Lawmakers are being asked to decide the fate of HealthSource RI, the state’s online health insurance exchange. At issue is how to pay for it, or whether to scrap it. And plenty of voices are weighing in on the conversation. The latest claims state officials were told years ago that building an exchange wasn’t viable but did it anyway.
As you may know, there's a debate in the Rhode Island Statehouse over how to fund the state's online health insurance marketplace, HealthSource RI, after the Obamacare money runs out. Some say the $17 - $23 million dollar price tag to fund the site, customer service reps and centers, and infrastructure needed to negotiate for health insurance plans for sale on the site is just too much for a state with anemic coffers.
Rhode Island's health insurance exchange HealthSource RI says it needs $4.6 million dollars to keep running through fiscal year 2015.
The money would need to come from the state. HealthSource RI director Christine Ferguson says the money would cover the program's operating costs, and will allow federal funding to cover program development.
As you may know, today is the deadline for individuals and families to sign up for health insurance coverage through HealthSource RI, if you don't already have coverage. But what happens tomorrow?
Well, if you're an individual or a family without coverage now, and you can't get it through your employer or via Medicaid, you'll have to wait until the next open enrollment period, November 15, 2014. Also, you might face a tax penalty.
Monday is the deadline to enroll in a health insurance plan through HealthSource RI, the state’s online insurance marketplace. That’s the last chance to enroll until November.
The push is on to attract as many eligible Rhode Islanders to HealthSource RI to sign up for a health insurance plan. March 31st is the deadline to enroll in coverage in order to avoid a tax penalty for the year. And the next open enrollment period doesn’t start until mid-November for coverage that begins the following January. So if you were waiting until the last minute, now’s the time.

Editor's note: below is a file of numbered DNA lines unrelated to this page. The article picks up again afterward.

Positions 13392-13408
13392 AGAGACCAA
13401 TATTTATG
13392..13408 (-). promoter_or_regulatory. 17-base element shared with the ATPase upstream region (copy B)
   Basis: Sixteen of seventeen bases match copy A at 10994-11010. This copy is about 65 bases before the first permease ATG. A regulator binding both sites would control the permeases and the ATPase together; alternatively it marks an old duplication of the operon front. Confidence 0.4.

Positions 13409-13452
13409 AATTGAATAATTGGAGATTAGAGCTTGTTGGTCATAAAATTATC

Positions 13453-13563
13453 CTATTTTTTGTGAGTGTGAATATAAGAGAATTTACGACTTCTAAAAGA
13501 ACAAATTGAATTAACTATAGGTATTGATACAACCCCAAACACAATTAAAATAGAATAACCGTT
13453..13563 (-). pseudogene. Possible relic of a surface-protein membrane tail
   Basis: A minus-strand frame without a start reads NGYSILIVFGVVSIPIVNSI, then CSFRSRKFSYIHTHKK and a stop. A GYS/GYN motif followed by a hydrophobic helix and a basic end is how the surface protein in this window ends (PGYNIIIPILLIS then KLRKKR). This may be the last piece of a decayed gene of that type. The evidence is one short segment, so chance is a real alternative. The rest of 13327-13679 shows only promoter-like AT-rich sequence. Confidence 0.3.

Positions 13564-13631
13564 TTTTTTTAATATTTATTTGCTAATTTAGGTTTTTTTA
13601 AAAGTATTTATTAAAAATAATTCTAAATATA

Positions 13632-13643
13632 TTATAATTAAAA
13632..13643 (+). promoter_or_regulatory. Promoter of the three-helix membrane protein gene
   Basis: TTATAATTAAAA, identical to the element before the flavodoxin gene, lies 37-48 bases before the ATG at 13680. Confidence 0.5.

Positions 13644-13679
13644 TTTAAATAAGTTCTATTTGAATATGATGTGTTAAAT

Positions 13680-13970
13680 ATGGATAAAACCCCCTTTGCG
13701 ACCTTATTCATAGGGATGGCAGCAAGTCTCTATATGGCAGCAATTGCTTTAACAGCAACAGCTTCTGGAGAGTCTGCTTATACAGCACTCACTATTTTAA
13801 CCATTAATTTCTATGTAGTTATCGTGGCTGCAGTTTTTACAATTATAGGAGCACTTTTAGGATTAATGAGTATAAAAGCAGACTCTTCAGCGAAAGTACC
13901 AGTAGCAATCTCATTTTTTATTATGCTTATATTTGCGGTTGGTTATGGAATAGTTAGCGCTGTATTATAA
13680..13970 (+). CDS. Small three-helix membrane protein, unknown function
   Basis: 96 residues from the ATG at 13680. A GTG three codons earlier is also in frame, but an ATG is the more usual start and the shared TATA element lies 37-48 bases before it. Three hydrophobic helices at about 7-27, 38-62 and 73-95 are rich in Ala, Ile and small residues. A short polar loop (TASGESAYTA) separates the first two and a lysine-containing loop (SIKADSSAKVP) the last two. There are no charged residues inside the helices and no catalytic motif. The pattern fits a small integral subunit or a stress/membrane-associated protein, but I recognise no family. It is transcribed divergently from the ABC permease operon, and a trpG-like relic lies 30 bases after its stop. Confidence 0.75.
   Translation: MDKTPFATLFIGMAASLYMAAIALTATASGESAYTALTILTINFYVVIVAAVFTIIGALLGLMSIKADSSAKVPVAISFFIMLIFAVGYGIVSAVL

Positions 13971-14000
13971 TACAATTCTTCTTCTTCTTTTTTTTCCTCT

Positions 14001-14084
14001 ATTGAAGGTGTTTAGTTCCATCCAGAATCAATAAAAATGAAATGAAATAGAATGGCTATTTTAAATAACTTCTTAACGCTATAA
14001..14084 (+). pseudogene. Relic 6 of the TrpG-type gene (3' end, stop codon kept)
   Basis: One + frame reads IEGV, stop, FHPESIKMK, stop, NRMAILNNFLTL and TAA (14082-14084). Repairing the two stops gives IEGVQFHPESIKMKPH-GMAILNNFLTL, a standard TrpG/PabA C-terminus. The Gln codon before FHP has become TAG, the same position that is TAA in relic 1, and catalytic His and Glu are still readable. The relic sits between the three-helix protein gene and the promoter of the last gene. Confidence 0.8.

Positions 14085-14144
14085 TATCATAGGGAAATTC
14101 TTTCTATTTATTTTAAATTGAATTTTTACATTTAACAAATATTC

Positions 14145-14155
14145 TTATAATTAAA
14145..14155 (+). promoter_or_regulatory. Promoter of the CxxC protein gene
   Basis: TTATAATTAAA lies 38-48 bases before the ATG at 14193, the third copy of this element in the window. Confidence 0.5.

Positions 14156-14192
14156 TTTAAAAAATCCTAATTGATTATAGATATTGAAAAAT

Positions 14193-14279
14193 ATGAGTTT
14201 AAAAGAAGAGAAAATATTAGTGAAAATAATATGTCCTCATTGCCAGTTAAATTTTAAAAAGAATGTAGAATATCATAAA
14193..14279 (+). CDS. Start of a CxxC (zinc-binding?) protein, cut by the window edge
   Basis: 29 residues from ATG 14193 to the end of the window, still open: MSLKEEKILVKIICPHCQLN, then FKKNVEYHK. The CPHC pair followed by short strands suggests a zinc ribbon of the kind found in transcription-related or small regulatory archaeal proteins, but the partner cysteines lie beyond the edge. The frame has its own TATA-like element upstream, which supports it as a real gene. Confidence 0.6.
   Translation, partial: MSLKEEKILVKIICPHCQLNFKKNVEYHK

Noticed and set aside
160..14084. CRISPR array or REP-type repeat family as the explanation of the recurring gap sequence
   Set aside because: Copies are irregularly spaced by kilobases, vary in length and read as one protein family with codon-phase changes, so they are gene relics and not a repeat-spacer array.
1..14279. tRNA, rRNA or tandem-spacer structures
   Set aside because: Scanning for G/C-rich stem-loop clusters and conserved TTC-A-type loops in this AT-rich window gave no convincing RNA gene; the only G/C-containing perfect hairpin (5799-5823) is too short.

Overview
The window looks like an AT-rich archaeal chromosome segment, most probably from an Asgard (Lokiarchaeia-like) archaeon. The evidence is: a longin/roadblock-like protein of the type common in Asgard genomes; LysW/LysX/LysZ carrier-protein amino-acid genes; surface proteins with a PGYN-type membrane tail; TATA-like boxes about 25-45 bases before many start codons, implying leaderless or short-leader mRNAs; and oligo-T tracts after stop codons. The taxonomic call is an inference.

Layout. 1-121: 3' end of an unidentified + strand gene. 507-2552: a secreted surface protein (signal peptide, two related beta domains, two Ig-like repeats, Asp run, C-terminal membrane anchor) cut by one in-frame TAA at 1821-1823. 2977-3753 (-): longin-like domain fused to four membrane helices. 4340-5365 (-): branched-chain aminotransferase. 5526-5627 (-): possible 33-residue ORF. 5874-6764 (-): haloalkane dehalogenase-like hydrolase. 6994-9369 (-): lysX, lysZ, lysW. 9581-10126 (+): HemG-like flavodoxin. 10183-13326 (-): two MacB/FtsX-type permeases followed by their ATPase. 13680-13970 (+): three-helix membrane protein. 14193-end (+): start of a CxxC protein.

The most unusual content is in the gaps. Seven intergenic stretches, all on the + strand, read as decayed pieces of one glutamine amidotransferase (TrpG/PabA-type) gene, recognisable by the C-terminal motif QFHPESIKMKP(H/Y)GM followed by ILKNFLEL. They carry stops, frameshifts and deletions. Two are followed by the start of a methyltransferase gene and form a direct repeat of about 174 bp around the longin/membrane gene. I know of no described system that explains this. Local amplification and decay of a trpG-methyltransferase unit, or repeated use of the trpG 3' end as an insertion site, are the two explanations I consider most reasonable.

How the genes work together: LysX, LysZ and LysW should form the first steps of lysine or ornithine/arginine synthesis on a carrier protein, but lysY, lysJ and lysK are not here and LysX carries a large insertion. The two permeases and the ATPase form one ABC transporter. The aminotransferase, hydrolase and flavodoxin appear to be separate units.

Another study seems to suggest that, contrary to previous assumptions, it does.
Researchers from Beth Israel Deaconess Medical Center in Boston have just published the results of a study in the Annals of Emergency Medicine that looked at all emergency department visits at 69 hospitals between the fall of 2006 and the fall of 2009. In 2006, Massachusetts expanded access to health insurance to nearly everyone in the state.
Rhode Island took advantage of millions in federal dollars to build and launch its own health insurance exchange. Now as that federal money is about to run out, HealthSource RI director Christine Ferguson says she’s got a plan for the 2015 fiscal year, which starts this July.
Looks like a mixed bag. Check out this interactive map from the Commonwealth Fund. Of the states with their own, state-run marketplaces, some plan to raise revenue for their exchanges with taxes or "assessments" on health insurance premiums, for instance. Others, like Rhode Island, seem to be still undecided.
The latest numbers out of the state's health insurance exchange show most residents are enrolling in Medicaid and And many of those who have enrolled in private health insurance are getting financial assistance to help pay for their coverage.
New numbers show nearly 20,000 Rhode Islanders have signed up for insurance on HealthSource RI, the state's insurance exchange. Meanwhile, almost 49,000 have enrolled in a state-paid Medicaid plan. The numbers also show 133 small businesses have enrolled to offer their employees and families coverage through the exchange.